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I am wrapping existing C++ code from a BSD project in our own custom wrapper and I want to integrate it to our code with as few changes as possible. This code uses fprintf to print to stderr in order to log / report errors.

I want to redirect this to an alternative place within the same process. On Unix I have done this with a socketpair and a thread: one end of the socket is where I send stderr (via a call to dup2) and the other end is monitored in a thread, where I can then process the output.

This does not work on windows though because a socket is not the same as a file handle.

All documents I have found on the web show how to redirect output from a child process, which is not what I want. How can I redirect stderr within the same process getting a callback of some sort when output is written? (and before you say so, I've tried SetStdHandle but cannot find any way to make this work)...

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up vote 4 down vote accepted

You can use a similar technique on Windows, you just need to use different words for the same concepts. :) This article: uses a win32 pipe to handle I/O from another process, you just have to do the same thing with threads within the same process. Of course, in your case all output to stderr from anywhere in the process will be redirected to your consumer.

Actually, other pieces of the puzzle you may need are fdopen and open_osfhandle. In fact, here's a related example from some code I released years ago:

DWORD CALLBACK DoDebugThread(void *)
    SetConsoleTitle("Copilot Debugger");
    // The following is a really disgusting hack to make stdin and stdout attach
    // to the newly created console using the MSVC++ libraries. I hope other
    // operating systems don't need this kind of kludge.. :)
    stdout->_file = _open_osfhandle((long)GetStdHandle(STD_OUTPUT_HANDLE), _O_TEXT);
    stdin->_file  = _open_osfhandle((long)GetStdHandle(STD_INPUT_HANDLE), _O_TEXT);
    stdout->_file = -1;
    stdin->_file  = -1;
    return 0;

In this case, the main process was a GUI process which doesn't start with stdio handles at all. It opens a console, then shoves the right handles into stdout and stdin so the debug() function (which was designed as a stdio interactive function) can interact with the newly created console. You should be able to open some pipes and do the same sort of thing to redirect stderr.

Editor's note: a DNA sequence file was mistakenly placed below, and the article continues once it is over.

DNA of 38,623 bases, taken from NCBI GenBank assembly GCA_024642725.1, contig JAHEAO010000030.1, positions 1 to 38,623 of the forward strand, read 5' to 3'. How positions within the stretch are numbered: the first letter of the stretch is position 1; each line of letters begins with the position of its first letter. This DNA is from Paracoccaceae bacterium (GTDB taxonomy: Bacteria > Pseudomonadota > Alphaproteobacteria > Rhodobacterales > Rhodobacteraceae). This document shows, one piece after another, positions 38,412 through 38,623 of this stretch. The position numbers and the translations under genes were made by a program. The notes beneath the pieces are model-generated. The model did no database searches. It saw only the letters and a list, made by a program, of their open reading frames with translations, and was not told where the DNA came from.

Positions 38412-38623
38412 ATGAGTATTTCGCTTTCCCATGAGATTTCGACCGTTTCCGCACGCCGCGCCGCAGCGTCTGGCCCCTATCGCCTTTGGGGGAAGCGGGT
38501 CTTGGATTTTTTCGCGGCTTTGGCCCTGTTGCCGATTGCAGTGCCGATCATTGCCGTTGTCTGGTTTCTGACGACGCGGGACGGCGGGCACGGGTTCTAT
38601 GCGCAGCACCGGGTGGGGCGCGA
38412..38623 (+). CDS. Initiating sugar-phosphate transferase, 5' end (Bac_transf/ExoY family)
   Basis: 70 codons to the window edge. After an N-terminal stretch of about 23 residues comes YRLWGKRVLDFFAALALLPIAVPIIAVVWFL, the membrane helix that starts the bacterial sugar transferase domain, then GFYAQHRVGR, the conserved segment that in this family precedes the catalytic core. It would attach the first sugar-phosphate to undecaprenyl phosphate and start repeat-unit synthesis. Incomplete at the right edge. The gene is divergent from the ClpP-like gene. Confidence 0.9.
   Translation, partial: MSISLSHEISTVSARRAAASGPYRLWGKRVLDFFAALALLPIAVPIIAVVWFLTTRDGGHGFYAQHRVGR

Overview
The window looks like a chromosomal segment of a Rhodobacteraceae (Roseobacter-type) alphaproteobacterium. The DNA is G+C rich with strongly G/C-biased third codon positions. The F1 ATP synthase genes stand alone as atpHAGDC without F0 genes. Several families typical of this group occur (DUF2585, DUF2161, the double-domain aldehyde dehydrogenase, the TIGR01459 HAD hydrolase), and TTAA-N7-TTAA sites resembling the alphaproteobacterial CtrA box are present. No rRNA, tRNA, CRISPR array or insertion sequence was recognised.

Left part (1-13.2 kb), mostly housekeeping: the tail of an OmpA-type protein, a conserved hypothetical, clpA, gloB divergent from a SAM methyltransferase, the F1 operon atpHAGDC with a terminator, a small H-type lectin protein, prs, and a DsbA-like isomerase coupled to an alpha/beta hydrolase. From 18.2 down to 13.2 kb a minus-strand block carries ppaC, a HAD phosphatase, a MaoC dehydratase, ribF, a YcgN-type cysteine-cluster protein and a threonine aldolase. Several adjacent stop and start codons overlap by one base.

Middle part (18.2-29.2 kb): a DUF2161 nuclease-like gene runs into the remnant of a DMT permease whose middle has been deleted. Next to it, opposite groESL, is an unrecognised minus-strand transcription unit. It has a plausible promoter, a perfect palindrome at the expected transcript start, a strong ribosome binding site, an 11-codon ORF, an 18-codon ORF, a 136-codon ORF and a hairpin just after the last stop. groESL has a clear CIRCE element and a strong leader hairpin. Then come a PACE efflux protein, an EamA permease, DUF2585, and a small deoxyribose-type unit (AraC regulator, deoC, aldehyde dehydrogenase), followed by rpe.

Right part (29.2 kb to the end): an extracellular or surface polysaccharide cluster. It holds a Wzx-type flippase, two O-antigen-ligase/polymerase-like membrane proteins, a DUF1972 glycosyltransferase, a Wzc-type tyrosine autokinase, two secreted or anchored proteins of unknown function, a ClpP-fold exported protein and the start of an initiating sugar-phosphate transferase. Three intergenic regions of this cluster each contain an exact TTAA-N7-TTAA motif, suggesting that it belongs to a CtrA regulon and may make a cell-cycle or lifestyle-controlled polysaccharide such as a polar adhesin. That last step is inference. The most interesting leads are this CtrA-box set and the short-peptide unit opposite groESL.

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You have to remember that what MSVCRT calls "OS handles" are not Win32 handles, but another layer of handles added just to confuse you. MSVCRT tries to emulate the Unix handle numbers where stdin = 0, stdout = 1, stderr = 2 and so on. Win32 handles are numbered differently and their values always happen to be a multiple of 4. Opening the pipe and getting all the handles configured properly will require getting your hands messy. Using the MSVCRT source code and a debugger is probably a requirement.

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You mention that you don't want to use a named pipe for internal use; it's probably worth poining out that the documentation for CreatePipe() states, "Anonymous pipes are implemented using a named pipe with a unique name. Therefore, you can often pass a handle to an anonymous pipe to a function that requires a handle to a named pipe." So, I suggest that you just write a function that creates a similar pipe with the correct settings for async reading. I tend to use a GUID as a string (generated using CoCreateGUID() and StringFromIID()) to give me a unique name and then create the server and client ends of the named pipe with the correct settings for overlapped I/O (more details on this, and code, here:

Once I have that I wire up some code that I have to read a file using overlapped I/O with an I/O Completion Port and, well, then I just get async notifications of the data as it arrives... However, I've got a fair amount of well tested library code in there that makes it all happen...

It's probably possible to set up the named pipe and then just do an overlapped read with an event in your OVERLAPPED structure and check the event to see if data was available... I don't have any code available that does that though.

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